Flying the same Rome to London route as Flight 781 was a BOAC Canadair Argonaut flying at a lower Flight Level, that aircraft had actually left Rome before the comet but will arrive in London long after the comet arrives... Or so that was the plan anyway. The two Captains took part in the popular British Pastime of talking about the weather. The Captain of the Argonaut was listening into Captain Gibson’s radio message when he was abruptly cut off mid-sentence. The final known words from the ill-fated aircraft were “Did you get my-.”... end.
Flight 781 was approaching the Island of Elba just off the Italian West Coast. Local residents on the island soon reported debris falling from the sky. British Overseas Airways Corporation Flight 781 had suffered a catastrophic failure and crashed into the Mediterranean sea just off the South coast of Elba. From witnessing the falling airplane wreckage a group of local fishermen scrambled to their boats and they were the first to arrive at the scene of disaster on the waters.
They found no sign of life. All they found was wreckage, luggage and other personal belongings, a wedding dress was even found in the water, one passenger was keeping it as a present for his fiancé. The bodies in the sea confirmed the worst, all 35 people onboard Flight 781 were killed. News quickly circulated back to London and an investigation team was mobilized to Italy to try and uncover what had actually brought this plane down.
For air crash investigators in the 1950s their work was extremely difficult and arduous, not helped by the fact the crash occurred over water with wreckage strewn over a great area. There were no flight recorders or similar ATC recordings. At that point they only had eyewitness testimonies and whatever they could grab from the sea to work with. Investigators were left stunned; they had no idea what they were looking at. From what they could deduce they figured an inflight breakup had occurred. But without many leads, they turned to the bodies of the deceased for clues.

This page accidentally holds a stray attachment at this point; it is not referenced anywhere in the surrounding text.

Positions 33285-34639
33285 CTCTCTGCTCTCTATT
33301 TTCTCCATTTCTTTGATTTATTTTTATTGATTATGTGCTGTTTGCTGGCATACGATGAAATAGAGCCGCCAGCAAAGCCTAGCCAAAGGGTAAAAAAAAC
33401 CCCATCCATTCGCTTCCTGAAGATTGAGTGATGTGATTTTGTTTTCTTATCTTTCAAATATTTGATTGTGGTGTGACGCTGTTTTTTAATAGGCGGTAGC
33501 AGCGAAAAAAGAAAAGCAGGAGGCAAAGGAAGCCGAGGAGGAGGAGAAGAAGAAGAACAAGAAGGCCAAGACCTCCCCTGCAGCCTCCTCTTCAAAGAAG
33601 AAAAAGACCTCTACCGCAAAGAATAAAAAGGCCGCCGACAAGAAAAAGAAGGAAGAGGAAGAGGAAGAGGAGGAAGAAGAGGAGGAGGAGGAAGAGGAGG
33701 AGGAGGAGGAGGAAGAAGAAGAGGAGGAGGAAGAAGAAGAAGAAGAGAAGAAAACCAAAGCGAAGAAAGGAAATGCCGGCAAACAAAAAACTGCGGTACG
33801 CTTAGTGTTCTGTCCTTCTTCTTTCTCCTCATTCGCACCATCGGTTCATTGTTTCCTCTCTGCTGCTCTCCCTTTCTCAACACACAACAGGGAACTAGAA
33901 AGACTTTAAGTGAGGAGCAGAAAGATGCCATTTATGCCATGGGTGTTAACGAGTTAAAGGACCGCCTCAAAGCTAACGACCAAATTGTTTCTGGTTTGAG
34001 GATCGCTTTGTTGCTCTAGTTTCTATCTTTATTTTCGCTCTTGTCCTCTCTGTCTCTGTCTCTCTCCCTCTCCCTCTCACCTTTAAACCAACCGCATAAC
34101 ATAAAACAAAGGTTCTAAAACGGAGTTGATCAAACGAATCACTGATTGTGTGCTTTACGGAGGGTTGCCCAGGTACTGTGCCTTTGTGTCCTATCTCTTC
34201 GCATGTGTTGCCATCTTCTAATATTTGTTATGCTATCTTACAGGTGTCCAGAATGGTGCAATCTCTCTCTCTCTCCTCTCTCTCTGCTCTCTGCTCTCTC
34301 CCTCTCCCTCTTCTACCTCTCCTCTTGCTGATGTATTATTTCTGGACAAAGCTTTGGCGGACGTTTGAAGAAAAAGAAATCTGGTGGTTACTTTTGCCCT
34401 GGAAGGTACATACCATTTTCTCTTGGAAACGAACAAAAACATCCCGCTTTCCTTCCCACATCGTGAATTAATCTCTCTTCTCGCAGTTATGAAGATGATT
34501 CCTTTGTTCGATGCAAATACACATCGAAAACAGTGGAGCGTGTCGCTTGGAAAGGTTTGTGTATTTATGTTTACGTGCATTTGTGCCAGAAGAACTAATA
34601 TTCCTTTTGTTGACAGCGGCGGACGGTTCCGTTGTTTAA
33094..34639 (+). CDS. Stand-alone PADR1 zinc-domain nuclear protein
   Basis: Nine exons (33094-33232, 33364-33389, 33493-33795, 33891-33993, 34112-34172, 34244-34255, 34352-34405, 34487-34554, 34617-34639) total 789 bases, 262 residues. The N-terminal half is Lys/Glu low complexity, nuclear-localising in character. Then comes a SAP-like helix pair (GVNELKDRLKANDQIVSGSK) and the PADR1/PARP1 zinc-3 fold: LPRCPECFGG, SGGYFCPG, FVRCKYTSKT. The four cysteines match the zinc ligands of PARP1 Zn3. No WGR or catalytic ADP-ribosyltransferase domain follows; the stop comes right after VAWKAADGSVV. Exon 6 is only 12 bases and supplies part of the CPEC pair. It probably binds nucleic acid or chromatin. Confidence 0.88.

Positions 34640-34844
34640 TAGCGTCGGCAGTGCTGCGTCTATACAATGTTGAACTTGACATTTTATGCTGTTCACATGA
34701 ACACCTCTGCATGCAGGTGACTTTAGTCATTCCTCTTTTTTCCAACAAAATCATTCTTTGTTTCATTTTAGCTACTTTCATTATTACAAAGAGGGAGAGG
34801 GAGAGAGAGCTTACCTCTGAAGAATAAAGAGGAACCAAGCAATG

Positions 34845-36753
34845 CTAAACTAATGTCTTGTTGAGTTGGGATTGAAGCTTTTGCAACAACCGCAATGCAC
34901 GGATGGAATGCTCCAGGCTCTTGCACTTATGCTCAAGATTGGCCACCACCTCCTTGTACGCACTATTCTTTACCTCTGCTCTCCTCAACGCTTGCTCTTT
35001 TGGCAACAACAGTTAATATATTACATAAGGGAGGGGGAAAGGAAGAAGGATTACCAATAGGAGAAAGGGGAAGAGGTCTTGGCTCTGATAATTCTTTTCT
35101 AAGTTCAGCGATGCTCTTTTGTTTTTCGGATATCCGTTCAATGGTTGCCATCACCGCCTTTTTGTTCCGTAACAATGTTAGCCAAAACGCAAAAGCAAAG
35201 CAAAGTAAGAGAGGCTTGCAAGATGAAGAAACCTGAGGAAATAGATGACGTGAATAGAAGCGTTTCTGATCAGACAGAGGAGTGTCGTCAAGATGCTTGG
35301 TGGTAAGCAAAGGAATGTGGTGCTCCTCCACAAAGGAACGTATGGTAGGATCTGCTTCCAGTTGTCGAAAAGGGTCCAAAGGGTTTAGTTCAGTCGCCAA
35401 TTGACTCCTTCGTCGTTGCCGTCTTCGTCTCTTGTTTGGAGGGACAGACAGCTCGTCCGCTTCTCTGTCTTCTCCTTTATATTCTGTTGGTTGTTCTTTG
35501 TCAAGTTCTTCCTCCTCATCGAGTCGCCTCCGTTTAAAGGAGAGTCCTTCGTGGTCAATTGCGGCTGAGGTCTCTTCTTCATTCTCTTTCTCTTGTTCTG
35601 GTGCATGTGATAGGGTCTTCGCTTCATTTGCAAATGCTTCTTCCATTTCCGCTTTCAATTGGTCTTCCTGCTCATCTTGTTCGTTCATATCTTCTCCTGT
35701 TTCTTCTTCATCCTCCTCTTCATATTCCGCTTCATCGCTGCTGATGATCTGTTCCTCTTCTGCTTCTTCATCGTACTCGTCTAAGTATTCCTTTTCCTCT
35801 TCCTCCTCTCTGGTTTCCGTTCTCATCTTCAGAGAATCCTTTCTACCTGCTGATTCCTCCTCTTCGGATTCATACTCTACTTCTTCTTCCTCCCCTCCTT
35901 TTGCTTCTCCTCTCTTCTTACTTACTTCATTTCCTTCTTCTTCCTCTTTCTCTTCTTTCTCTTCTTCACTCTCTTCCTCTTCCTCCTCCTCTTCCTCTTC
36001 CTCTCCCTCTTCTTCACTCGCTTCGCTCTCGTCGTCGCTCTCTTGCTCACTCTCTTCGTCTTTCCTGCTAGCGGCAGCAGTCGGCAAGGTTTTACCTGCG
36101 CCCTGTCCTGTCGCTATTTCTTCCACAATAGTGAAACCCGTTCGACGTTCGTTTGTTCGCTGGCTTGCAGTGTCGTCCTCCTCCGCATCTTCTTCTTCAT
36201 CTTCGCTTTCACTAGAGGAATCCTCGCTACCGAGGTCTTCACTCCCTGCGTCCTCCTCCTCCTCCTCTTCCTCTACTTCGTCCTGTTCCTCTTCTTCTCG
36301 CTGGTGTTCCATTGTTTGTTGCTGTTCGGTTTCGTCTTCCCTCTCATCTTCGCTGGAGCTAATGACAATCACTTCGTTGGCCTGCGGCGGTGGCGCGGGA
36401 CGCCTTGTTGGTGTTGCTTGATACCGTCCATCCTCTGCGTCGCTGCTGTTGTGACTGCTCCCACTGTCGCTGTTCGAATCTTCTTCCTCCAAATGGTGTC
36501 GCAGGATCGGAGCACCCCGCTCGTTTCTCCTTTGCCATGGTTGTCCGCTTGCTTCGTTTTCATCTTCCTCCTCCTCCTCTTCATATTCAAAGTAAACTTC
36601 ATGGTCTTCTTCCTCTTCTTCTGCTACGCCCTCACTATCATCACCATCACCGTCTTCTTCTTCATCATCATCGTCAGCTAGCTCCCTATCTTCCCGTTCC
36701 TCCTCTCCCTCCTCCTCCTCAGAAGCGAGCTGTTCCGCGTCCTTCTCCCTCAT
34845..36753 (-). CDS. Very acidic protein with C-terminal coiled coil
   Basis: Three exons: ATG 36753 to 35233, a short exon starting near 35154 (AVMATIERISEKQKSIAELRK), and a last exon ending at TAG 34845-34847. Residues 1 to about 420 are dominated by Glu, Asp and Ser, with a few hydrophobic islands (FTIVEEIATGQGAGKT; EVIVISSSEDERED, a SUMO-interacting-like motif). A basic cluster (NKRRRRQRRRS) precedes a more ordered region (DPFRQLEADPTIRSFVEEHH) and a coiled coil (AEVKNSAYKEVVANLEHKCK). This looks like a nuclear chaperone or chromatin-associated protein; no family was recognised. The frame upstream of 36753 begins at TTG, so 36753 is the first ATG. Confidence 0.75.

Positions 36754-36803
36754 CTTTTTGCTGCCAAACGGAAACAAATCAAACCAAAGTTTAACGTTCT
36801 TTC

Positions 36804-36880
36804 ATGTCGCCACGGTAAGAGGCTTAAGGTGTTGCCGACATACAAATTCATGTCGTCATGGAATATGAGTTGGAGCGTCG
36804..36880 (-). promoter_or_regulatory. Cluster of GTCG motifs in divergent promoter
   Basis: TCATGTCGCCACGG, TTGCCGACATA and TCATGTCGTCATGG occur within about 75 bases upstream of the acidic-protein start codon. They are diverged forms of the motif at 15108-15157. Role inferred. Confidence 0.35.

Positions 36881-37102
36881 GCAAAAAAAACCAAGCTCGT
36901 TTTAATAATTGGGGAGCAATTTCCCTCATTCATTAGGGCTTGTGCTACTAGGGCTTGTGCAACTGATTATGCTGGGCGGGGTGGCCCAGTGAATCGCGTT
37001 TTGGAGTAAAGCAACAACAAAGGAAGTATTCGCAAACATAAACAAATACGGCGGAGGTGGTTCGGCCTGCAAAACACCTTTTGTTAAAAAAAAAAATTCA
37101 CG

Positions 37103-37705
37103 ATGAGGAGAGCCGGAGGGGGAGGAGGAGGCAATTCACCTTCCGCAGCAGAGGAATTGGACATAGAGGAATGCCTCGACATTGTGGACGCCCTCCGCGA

Post Mortem results would get investigators moving in the right direction. It appeared that the though many of the passengers’ injuries differed in many aspects, bone fractures in varying areas of the body or what have you, there was an underlying trend in the injuries. Most passengers had suffered skull fractures but the cause of death of many passengers was determined not to be of impact with the water or from bone injuries, but rather from ruptured lungs. This was a clear sign to investigators that a great air pressure difference killed the passengers. It was evident that a sudden decompression had occurred. At that moment of catastrophe the passengers lungs expanded, much like that of an airplane at a similarly high altitude like we discussed earlier.
Their lungs ruptured from this expansion. They were dead before they hit the water. It would take many weeks for significant wreckage to be recovered from the sea. But as time went on investigators were able to attribute many smaller fragments of wreckage to the upper fuselage. Analysis of the recovered items eventually revealed a shocking timeline of an inflight breakup.
The skin of the plane was ripped from the fuselage, fragments of which impacted on the Horizontal Stabilizers. The opening in the aircraft meant the high pressure air inside could escape to the outside, people and debris from the interior were blown out and impacted with other parts of the plane, which resulted in the injuries that were found by investigators. Also the violent nature of this blow out had sent fragments from the cabin into the tail section. The airframe weakened; the tail section detached from the rest of the plane.
This was followed by failure of the wingtips. Rupturing of the fuel tanks resulted in a fire as the wreckage fell to the water below. Something that was observed by those on Elba.
And finally the nose section including the cockpit separated. Now that investigators now understood there was an inflight breakup, they still needed to find out why it happened. Until further information could be gathered, BOAC grounded the Comet, as did Air France. Though it should be noted that this wasn’t an official grounding, air carriers weren’t forced to do this.